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    Wright State University and Academic Partnerships Join Forces to Launch Degree http://www.randybest.com/wright-state-university-and-academic-partnerships-join-forces-to-launch-degree http://www.randybest.com/wright-state-university-and-academic-partnerships-join-forces-to-launch-degree#comments Fri, 30 Nov 2012 15:46:50 +0000 Randybest1273 http://www.randybest.com/?p=420 Continue reading ]]> Wright State University and Academic Partnerships Join Forces to Launch Degree

    Nov. 28, 2012
    Wright State University is teaming up with Academic Partnerships to make available online four of the university's leading graduate and post-graduate degrees in education, including the nationally recognized online Teacher Leader degree.

    Students can soon enroll in four post-graduate academic programs, three of which are new Wright State online offerings:

    * Master of Education-Teacher Leader * Master of Education-Principal * Education Specialist-Curriculum, Instruction & Professional Development * Education Specialist-Superintendent

    Wright State's Master of Education Teacher Leader program, which has been offered online since 2004, is ranked number one by U.S. News & World Report for its faculty credentials and training. This program is also listed on the Online Education Programs Honor Roll.

    "Wright State's programs will be delivered fully online in an asynchronous format, making new programs easily accessible to all educators, despite their busy schedules and commitments," said Interim Provost Thomas Sudkamp.

    Andrew Hsu, Dean of Wright State's Graduate School, added, "Students want quality, reputation and convenience. The quality and the reputation of Wright State's curriculum are well established, now it's convenience that we're adding to assist professional educators everywhere."

    "Academic Partnerships' expertise in distance learning will ensure that the online delivery of Wright State's curriculum retains its superior quality, offering students the most engaging and enriching online learning experience available today," said Randy Best, founder and chairman of Academic Partnerships.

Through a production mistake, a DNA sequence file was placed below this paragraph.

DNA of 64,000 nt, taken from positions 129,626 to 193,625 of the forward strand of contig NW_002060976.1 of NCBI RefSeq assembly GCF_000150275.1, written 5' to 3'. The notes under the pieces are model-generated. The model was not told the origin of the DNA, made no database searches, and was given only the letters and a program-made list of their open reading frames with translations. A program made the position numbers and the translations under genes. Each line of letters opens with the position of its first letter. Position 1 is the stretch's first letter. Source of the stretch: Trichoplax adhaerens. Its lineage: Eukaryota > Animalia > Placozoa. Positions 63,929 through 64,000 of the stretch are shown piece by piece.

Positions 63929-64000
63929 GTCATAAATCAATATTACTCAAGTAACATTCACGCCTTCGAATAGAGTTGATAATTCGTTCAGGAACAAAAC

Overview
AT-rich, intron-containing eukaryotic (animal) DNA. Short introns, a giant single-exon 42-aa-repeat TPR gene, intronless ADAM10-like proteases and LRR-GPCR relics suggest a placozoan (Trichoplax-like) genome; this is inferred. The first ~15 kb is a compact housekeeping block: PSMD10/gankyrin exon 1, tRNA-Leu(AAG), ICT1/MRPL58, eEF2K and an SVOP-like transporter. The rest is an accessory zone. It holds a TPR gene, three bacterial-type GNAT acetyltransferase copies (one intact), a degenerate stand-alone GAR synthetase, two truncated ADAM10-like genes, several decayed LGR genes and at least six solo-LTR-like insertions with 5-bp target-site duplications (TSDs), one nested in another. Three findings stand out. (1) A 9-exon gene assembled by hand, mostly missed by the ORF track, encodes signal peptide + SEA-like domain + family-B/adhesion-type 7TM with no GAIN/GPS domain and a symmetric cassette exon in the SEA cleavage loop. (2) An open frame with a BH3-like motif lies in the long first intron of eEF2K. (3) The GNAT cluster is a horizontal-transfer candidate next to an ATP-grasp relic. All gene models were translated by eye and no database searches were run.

Academic Partnerships has a successful track record of assisting other leading universities expand their access and deliver quality and scalable online degree programs. The company's efforts have helped over 750 professors convert more than 1,500 traditional courses into an electronic delivery format and recruited more than 100,000 students into online degree programs with U.S. and international partners.

    The application deadline to enroll in Wright State University's upcoming programs is December 7, 2012. Classes commence on January 7, 2013. To learn more about the programs or to apply, please visit http://educationonline.wright.edu/.

    About Wright State UniversityA Carnegie-classified research university, Wright State University's main campus is 12 miles northeast of downtown Dayton, Ohio, near the historic landmarks where the Wright brothers taught the world to fly. The university operates a branch campus, Wright State University-Lake Campus, on the shores of Grand Lake St. Marys in Celina, Ohio. Wright State serves nearly 18,000 students and offers more than 190 undergraduate, graduate, doctoral, and professional degree programs through eight colleges and three schools, including Professional Psychology and the Boonshoft School of Medicine. For more information, please visit www.wright.edu.